This approach will at least set the tenor of the engagement and plant seeds, with the hope of further dialogue or even to develop an ongoing relationship. A genuinely loving relationship, where mutual empathy is cultivated and the Holy Spirit is given an opening, has the possibility of a radical change of heart. We are not likely to ever influence the views of a stranger let alone an enemy.

We must also be open to change ourselves if we expect the other person to be open to change. I have strong views on the sanctity of human life from conception to natural death and these are supported by my understanding of science as well as my Catholic beliefs. As I have sincerely engaged with pro-choice advocates, however, I have also realized how our society has failed women, especially women in poverty and difficult situations.

We need to advocate for a surplus of services for women and children in need. And we must promote and financially assist organizations that provide support for crisis pregnancies. Our Crusader parts need to fight for a society where no woman will be afraid and overwhelmed by an unexpected pregnancy. We need to encourage our pro-life politicians to support women who choose pregnancy even at great personal and financial sacrifice. We must also love the women working in the abortion industry, many of whom are deeply suffering with trauma for their own abortions.

As we develop relationships based on trust and safety, we share our experiences and beliefs. With faith, hope, and charity we build the Kingdom of God where love reigns, fears are relieved, unborn children are protected, and women and children receive the love and care they need.

References

Devine, A. (1911). Recollection. In The Catholic Encyclopedia. New York: Robert Appleton Company. Retrieved August 12, 2022 from New Advent: http://www.newadvent.org/cathen/12676b.htm

Schwartz, Richard C. (2001). Introduction to the Internal Family Systems Model. Oak Park, Illinois: Trailheads Publications.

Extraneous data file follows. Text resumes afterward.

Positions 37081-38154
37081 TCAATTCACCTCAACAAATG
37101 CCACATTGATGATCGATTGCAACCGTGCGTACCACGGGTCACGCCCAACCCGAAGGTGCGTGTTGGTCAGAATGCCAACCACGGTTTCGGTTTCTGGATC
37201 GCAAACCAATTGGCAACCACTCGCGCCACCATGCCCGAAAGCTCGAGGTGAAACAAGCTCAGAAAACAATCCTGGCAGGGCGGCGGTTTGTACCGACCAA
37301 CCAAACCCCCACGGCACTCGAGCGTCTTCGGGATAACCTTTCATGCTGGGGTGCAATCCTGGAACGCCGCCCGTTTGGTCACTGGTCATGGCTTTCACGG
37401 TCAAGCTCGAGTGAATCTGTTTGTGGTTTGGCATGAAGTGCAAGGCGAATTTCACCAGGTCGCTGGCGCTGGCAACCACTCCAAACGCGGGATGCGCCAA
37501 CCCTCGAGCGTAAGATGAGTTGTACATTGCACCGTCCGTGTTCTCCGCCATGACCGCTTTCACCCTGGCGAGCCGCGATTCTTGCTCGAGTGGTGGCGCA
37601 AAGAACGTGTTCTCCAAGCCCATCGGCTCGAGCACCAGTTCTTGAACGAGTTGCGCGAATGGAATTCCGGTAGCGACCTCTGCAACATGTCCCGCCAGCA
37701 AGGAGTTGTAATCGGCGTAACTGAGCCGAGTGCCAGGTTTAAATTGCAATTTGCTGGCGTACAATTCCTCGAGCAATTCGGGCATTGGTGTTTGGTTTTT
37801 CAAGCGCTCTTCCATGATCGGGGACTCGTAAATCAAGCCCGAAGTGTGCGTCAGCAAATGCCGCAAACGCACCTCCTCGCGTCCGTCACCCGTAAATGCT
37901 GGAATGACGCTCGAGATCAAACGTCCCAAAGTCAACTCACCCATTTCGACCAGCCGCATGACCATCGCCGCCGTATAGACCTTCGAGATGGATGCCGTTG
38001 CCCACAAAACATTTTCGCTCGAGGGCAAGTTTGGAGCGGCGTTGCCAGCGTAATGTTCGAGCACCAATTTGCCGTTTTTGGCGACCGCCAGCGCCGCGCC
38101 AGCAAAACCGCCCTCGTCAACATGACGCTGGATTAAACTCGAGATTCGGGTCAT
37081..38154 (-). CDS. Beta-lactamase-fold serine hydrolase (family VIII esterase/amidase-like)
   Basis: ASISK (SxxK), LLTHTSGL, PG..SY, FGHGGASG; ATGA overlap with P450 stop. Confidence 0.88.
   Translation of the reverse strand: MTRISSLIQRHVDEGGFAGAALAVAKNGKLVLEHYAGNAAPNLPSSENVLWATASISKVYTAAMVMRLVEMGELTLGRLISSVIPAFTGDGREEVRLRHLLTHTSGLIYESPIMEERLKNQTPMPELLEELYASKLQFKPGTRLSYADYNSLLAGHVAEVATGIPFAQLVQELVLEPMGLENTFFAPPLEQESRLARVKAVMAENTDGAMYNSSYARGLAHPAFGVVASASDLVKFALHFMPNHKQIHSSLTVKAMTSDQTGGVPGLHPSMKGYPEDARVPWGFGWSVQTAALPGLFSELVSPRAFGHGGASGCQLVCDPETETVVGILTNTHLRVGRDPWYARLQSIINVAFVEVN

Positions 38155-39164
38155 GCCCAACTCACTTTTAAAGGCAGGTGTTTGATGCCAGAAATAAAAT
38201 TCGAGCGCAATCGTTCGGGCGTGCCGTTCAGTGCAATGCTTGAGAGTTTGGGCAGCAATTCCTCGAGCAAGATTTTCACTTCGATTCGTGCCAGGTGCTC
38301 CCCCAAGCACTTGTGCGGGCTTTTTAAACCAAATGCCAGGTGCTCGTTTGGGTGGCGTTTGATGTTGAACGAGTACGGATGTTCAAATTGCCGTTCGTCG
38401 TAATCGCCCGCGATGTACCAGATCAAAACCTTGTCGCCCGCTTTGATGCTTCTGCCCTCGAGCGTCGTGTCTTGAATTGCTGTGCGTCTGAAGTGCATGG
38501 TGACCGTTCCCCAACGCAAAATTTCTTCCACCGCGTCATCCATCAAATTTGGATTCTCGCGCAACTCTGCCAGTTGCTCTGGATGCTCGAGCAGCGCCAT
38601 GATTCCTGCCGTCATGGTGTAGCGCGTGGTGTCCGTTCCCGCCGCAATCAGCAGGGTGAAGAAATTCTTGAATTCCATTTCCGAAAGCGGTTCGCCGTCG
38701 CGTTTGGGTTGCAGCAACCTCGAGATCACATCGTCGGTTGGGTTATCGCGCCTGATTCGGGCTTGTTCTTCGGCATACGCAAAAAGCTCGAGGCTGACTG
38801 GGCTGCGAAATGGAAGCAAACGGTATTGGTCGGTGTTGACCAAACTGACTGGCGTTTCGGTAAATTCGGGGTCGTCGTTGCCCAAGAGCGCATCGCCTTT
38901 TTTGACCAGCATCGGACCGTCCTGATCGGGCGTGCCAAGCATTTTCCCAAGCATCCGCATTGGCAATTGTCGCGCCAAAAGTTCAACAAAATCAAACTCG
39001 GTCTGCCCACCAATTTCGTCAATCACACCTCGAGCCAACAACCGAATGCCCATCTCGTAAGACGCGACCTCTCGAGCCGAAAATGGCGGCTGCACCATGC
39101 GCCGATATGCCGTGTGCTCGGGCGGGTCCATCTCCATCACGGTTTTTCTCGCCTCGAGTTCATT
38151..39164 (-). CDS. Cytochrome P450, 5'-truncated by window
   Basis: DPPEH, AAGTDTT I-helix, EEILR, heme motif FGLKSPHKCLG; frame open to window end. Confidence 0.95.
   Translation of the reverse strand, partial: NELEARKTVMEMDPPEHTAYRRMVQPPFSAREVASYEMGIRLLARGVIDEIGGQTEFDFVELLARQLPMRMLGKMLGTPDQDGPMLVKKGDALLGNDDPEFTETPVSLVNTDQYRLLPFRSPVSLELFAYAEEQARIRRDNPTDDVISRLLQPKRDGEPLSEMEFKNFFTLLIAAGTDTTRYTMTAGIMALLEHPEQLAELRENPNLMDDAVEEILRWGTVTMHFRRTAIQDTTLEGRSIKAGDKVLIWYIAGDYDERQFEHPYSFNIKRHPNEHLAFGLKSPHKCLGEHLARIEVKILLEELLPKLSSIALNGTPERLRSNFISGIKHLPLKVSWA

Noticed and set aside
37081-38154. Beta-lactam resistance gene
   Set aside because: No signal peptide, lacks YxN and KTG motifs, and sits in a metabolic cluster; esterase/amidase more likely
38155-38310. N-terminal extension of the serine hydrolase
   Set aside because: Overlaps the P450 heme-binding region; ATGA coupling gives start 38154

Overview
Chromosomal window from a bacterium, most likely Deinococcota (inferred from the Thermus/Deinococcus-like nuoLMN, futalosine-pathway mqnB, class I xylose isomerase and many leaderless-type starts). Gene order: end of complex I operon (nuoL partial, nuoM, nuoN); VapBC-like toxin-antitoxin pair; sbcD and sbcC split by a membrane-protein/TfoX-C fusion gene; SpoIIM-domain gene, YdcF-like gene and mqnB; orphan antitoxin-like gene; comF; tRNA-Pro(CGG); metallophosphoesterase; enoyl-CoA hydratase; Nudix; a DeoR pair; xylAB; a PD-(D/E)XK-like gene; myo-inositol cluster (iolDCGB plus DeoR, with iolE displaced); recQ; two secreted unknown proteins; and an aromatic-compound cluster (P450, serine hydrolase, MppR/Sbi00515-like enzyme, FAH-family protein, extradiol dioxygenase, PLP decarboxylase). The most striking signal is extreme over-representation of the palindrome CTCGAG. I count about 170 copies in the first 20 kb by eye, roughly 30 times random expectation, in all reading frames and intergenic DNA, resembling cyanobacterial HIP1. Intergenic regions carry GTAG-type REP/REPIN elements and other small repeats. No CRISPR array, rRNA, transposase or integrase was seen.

Schwartz, R and Sweezy, M. (2019). Internal Family Systems, second edition. New York: Guilford Press.

Watkins, John G. and Watkins, Helen H. (1997). Ego States: Theory and Therapy. New York: W. W. Norton and Company.


More about Gerry Ken Crete, Ph.D. Dr. Gerry is a professional counselor and marriage and family therapist who specializes in the treatment of trauma and anxiety disorders. He is a former president of the Catholic Psychotherapy Association, and he founded Transfiguration Counseling and Coaching. He is also our beloved co-founder of Souls and Hearts. He has appeared multiple times with Matt Fradd on Pints with Aquinas, has meditations on the Hallow App and writes for Exodus 90. He lives in Atlanta, Georgia with his wife of 30 years and has three grown children.

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Be With the Word for the Fifth Sunday in Ordinary Time

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Warm regards in Christ and His Mother,

Dr. Peter

P.S. I am grateful to Dr. Gerry for writing this reflection, allowing my first break from writing each week over the last 14 months. Please keep him, me, and all of Souls and Hearts in your prayers. Our entire outreach is fueled by prayer. And know that we are praying for you as well.